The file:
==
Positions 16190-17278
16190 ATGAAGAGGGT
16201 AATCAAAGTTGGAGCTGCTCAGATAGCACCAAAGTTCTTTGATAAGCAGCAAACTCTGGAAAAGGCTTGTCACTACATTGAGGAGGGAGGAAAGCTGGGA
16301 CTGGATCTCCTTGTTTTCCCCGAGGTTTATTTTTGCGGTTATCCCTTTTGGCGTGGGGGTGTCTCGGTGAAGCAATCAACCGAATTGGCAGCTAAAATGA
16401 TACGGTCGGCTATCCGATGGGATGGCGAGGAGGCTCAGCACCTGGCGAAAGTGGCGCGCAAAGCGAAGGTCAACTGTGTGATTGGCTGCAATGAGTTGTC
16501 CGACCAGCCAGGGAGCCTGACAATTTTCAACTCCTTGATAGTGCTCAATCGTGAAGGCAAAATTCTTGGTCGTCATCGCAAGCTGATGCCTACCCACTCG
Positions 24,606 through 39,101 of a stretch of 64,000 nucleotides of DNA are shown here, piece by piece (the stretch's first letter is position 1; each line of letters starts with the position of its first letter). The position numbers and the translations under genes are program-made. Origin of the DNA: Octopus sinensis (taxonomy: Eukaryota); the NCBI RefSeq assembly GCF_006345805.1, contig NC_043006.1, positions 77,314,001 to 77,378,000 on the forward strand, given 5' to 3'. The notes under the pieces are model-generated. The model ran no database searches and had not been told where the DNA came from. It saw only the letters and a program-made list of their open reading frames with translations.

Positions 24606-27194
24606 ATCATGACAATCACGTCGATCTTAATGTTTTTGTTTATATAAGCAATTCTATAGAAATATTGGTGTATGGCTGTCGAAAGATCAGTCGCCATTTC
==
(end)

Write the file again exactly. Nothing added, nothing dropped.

Positions 16190-17278
16190 ATGAAGAGGGT
16201 AATCAAAGTTGGAGCTGCTCAGATAGCACCAAAGTTCTTTGATAAGCAGCAAACTCTGGAAAAGGCTTGTCACTACATTGAGGAGGGAGGAAAGCTGGGA
16301 CTGGATCTCCTTGTTTTCCCCGAGGTTTATTTTTGCGGTTATCCCTTTTGGCGTGGGGGTGTCTCGGTGAAGCAATCAACCGAATTGGCAGCTAAAATGA
16401 TACGGTCGGCTATCCGATGGGATGGCGAGGAGGCTCAGCACCTGGCGAAAGTGGCGCGCAAAGCGAAGGTCAACTGTGTGATTGGCTGCAATGAGTTGTC
16501 CGACCAGCCAGGGAGCCTGACAATTTTCAACTCCTTGATAGTGCTCAATCGTGAAGGCAAAATTCTTGGTCGTCATCGCAAGCTGATGCCTACCCACTCG
Positions 24,606 through 39,101 of a stretch of 64,000 nucleotides of DNA are shown here, piece by piece (the stretch's first letter is position 1; each line of letters starts with the position of its first letter). The position numbers and the translations under genes are program-made. Origin of the DNA: Octopus sinensis (taxonomy: Eukaryota); the NCBI RefSeq assembly GCF_006345805.1, contig NC_043006.1, positions 77,314,001 to 77,378,000 on the forward strand, given 5' to 3'. The notes under the pieces are model-generated. The model ran no database searches and had not been told where the DNA came from. It saw only the letters and a program-made list of their open reading frames with translations.

Positions 24606-27194
24606 ATCATGACAATCACGTCGATCTTAATGTTTTTGTTTATATAAGCAATTCTATAGAAATATTGGTGTATGGCTGTCGAAAGATCAGTCGCCATTTC